The enemy, under Gen. Dick Taylor, were first encountered in force, at Camp Bisland, on Bayou Tcehe, intrenched behind breastworks, mounting a number of heavy guns, and aided by an iron-clad gun-boat on the Bayou, and on the 12th and 15th of April, 1863, the battle of " Camp Bisland" was fought, resulting in the precipitate retreat of the rebels, a large number of whom were killed and wounded,—the capture of ten pieces of artillery, two colors, and two thousand prisoners, and the destruction of the gunboat and three transports. In this engagement, the regiment was advanced within two hundred yards of the works, sheltered by a shallow ditch from the ceaseless storm of ball, grape, and shell, that filled the air, not only from the enemy's works in front, but from our batteries in the rear. So close was the fire, that the búllete constantly struck the bayonets that projected above the edge of the ditch, and the lance that ornamented the flag-staff was carried away by a fragment of shell. While lying in the ditch, an order was given to storm the works—the regiment rose as one man, with an enthusiastic cheer, and prepared to face the storm of lead and iron that would have annihilated the gallant band before they could have reached the ditch of the fort, yet no one flinched and the attempt would have been made, had not the order been countermanded. The loss of the regi-" ment in this engagement, was only two killed and nine wounded —their close proximity to the enemy, and the friendly shelter of the ditch, saving them from the effects of the terrible fire. During the toilsome march of two hundred and thirty miles to Alexandria, Louisiana, the regiment was frequently ordered to the front when a show of resistance was made, but no opposition was encountered save slight cavalry skirmishes. Much suffering was experienced from heat, dust, and want of water, but the regiment bore these hardships so cheerfully, as to excite frequent encomiums from the commanding general.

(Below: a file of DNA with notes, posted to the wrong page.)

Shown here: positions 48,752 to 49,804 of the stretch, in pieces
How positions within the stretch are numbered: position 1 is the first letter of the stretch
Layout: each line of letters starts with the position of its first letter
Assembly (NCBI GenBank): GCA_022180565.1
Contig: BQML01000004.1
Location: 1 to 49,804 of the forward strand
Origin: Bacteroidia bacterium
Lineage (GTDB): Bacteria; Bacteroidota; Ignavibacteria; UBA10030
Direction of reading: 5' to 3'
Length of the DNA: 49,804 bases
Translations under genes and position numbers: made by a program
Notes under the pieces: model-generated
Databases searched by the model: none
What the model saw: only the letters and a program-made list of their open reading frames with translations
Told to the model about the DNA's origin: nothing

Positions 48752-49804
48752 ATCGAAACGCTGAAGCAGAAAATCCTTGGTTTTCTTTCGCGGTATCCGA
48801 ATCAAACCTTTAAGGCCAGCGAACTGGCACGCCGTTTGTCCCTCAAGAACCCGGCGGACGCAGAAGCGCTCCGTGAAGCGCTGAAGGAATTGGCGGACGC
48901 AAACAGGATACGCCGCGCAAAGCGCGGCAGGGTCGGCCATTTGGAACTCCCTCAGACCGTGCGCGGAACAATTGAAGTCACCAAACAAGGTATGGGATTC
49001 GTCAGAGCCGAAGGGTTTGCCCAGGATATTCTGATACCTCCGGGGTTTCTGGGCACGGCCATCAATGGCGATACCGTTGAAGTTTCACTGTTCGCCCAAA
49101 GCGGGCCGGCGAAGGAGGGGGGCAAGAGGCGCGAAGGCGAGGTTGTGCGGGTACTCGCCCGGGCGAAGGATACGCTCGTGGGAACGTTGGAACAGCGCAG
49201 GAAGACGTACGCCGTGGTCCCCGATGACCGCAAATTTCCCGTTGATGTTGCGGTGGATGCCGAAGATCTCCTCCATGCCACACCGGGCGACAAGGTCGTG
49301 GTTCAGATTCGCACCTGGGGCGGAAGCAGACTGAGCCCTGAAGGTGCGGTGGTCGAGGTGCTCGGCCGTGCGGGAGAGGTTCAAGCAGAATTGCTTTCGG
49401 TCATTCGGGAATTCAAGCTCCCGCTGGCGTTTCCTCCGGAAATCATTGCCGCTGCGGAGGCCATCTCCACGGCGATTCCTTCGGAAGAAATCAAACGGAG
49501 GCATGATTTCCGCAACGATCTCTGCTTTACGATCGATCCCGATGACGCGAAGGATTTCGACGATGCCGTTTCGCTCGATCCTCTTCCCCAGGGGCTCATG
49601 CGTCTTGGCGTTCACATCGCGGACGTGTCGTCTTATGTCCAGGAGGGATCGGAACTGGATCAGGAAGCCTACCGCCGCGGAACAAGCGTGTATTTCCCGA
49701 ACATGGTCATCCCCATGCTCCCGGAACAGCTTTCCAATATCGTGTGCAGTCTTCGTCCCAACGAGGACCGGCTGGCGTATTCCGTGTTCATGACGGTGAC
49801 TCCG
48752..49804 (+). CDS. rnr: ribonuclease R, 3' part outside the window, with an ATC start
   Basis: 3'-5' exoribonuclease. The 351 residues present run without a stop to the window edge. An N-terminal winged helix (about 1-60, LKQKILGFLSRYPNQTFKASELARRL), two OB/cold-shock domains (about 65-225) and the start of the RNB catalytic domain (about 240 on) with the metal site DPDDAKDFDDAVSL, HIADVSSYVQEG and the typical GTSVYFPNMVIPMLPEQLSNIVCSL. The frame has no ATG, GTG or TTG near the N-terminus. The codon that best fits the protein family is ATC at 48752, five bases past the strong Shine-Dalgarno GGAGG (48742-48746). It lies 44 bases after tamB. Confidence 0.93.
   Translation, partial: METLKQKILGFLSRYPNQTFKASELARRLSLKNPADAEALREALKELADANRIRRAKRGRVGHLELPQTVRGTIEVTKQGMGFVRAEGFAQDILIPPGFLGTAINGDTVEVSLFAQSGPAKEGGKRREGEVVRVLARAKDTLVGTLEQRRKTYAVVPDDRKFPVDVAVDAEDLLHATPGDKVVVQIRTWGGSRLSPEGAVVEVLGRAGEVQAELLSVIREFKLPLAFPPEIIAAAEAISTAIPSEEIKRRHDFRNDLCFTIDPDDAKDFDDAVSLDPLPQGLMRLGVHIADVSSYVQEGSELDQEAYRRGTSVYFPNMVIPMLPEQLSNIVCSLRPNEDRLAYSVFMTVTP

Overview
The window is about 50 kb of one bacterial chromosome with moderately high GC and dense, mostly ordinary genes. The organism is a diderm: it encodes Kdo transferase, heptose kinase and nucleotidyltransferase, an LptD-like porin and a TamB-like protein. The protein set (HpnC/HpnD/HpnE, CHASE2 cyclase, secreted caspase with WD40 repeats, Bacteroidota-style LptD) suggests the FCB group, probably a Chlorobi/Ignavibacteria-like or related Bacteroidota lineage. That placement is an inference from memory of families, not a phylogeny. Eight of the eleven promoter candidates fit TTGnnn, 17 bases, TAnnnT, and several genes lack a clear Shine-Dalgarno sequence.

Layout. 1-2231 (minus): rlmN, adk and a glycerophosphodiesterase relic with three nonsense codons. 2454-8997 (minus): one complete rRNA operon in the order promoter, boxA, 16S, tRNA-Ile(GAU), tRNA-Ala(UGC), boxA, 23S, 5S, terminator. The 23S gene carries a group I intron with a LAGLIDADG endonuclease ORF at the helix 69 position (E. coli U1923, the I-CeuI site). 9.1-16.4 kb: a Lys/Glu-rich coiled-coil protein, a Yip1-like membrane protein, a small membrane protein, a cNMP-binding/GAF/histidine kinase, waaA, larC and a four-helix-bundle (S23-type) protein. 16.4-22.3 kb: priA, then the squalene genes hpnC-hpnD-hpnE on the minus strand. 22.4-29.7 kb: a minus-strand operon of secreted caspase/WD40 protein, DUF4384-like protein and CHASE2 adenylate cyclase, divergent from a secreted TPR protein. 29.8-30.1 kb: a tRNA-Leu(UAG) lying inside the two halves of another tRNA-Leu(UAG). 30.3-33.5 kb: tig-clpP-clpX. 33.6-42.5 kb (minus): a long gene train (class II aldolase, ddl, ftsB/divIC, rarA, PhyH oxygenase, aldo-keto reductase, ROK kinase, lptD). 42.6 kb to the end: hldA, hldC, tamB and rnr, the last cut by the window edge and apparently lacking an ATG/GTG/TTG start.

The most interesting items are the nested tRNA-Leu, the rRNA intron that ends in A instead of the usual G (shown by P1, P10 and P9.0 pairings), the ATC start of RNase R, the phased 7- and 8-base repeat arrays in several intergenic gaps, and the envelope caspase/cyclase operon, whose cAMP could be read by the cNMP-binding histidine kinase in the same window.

In the flank movement, by which General Banks transferred his forces from Red River to the east bank of Mississippi, preparatory to the attack on Port Hudson the regiment was among the first to arrive at and invest that celebrated strong hold. The lines of investment being completed, reaching in a semi-circle, from the river above to the river below the place, on the 27th of May, 1863, a general advance was ordered, for the purpose of driving the enemy within his inner works. The regiment under command of the lamented Lieut-Col. Lull, (Colonel Fearing being in command of the second brigade, third division, nineteenth army corps.) were assigned a position on the right centre, in the second line of battle. The night previous to the attack, the regiment bivouacked in the woods, within rifle-shot to the concealed, hut watchful enemy, and as morning dawned, a hasty breakfast of hard-bread and coffee was eaten, ammunition was distributed, and all prepared for the '• imminent deadly fray." The order was given to advance—the regiment had not moved a hundred rods from their bivouac, before they were hotly engaged with the enemy, who, from behind trees, stumps, and log-breastworks, poured a deadly fire into the advancing lines; while, from their batteries beyond, showers of grape and huge shell were sent crashing through the woods, prostrating large trees like the passage of a whirlwind.